I don't think I have ever heard a bad thing about Bangkok, but it still seems to emit ideas of total chaos and overwhelming haste. It was weird to be back in what felt like an actual city with tall skyscrapers and stop-start traffic. Sure, there was still a culture shock, countless cables hanging above pavements and precariously placed air conditioning units, but it felt like London. I liked it a lot more than I thought I would! One of the first things I noticed was that, in Thailand, they drive on the left. This might not seem weird for a British person but, for a person that has spent two and a half months in Vietnam and Cambodia, it was weird. They also don't honk their horns as much.
First of all, we checked into our hostel (Flying Cow). It was cute and quaint, but the beds weren't the comfiest, there was a serious problem with mosquitos and the room's curtain made me worry about security. That said, we had got what we paid for and we were still happy. The wifi was good, the people sharing the room were cool and the location wasn't bad. Plus, in the nearby river, you could see komodo dragons! For dinner, we found a place called Jade's House. It was just down the road and well suited to westerners. That said, I thought it would be a good idea to try Pad Thai - a local's favourite. As it turned out, I didn't like it very much.
Next, we headed out to Khao San Road to see what it was really like. It's safe to say that Bangkok no longer seemed like London. Scorpions and other insects were sold to willing westerners, knock off clothing was sold at make shift markets and beer was sold at 20 Baht (about 45p) a bottle. We had a drink at a place called Roof Bar for it's live music and the balcony view of the road below, but it was a bit more expensive than other places.
The next day started with breakfast at Sawasdee Terrace. The food was great and it kept our bellies full until dinnertime. The first place that we wanted to see that day was the Grand Palace, but a man standing nearby told us that we would need our passports to go in (which we didn't have). He also told us that we should come back in an hour and we should spend that hour doing one of his tours (which we weren’t going to do). So instead, we continued with the day we had planned, only now we were starting with Wat Pho.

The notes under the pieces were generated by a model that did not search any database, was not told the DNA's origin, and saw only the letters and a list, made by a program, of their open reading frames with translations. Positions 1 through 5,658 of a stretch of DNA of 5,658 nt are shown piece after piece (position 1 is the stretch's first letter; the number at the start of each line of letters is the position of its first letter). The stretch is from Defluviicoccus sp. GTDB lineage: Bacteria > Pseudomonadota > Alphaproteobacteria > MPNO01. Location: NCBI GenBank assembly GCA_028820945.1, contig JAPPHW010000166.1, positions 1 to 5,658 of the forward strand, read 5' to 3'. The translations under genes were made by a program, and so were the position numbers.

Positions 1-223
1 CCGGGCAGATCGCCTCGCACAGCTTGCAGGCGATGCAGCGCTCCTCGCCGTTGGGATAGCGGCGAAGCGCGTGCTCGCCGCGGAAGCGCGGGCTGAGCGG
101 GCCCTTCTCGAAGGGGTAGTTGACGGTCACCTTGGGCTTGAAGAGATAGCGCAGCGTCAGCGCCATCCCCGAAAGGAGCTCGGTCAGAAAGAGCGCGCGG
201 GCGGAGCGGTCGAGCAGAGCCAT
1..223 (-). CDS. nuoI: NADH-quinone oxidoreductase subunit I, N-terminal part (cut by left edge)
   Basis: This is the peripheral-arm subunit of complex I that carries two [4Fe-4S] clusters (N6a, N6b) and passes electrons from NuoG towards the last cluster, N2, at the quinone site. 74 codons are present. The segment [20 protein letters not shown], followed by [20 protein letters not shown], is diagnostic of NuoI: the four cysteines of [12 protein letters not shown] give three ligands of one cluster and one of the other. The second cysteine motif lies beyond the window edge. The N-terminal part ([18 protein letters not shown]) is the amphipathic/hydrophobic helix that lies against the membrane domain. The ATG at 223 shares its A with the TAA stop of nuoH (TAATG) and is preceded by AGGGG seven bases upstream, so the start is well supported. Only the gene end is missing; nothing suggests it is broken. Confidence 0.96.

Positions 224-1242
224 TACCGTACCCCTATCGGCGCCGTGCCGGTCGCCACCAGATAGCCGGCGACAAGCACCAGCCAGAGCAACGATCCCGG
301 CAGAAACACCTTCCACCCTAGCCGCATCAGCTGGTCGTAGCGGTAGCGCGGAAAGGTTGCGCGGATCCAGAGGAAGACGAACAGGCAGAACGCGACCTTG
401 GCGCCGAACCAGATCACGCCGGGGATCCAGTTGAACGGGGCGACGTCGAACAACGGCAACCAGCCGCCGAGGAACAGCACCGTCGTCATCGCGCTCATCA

Wat Pho was just down the road and cost 100 Baht each to enter. Harmony had to put on longer trousers and we then went in. It was honestly amazing - the tall towers that fill the grounds, the buildings intricately decorated with shiny details and the Buddha statues that are almost everywhere you look, including the golden, 46m meter long "Reclining Buddha".
When we were done at Wat Pho, we somehow walked somewhat of a circle and ended up at the Grand Palace again. Luckily, we were allowed to go in because we knew our passport numbers! Little did we know that we weren't yet in the actual grounds of the palace and we would have to walk the perimeter until we finally found an entrance. They were stricter here about clothing and even I had to borrow some trousers (regardless of the fact my shorts covered my knees). The trousers were free to rent, but there was a 200 Baht deposit. Then, we found out there was an entrance fee of 500 Baht, which was out of our budget. So, after all of that, we walked straight back out and didn't get to see Wat Phra Kae either.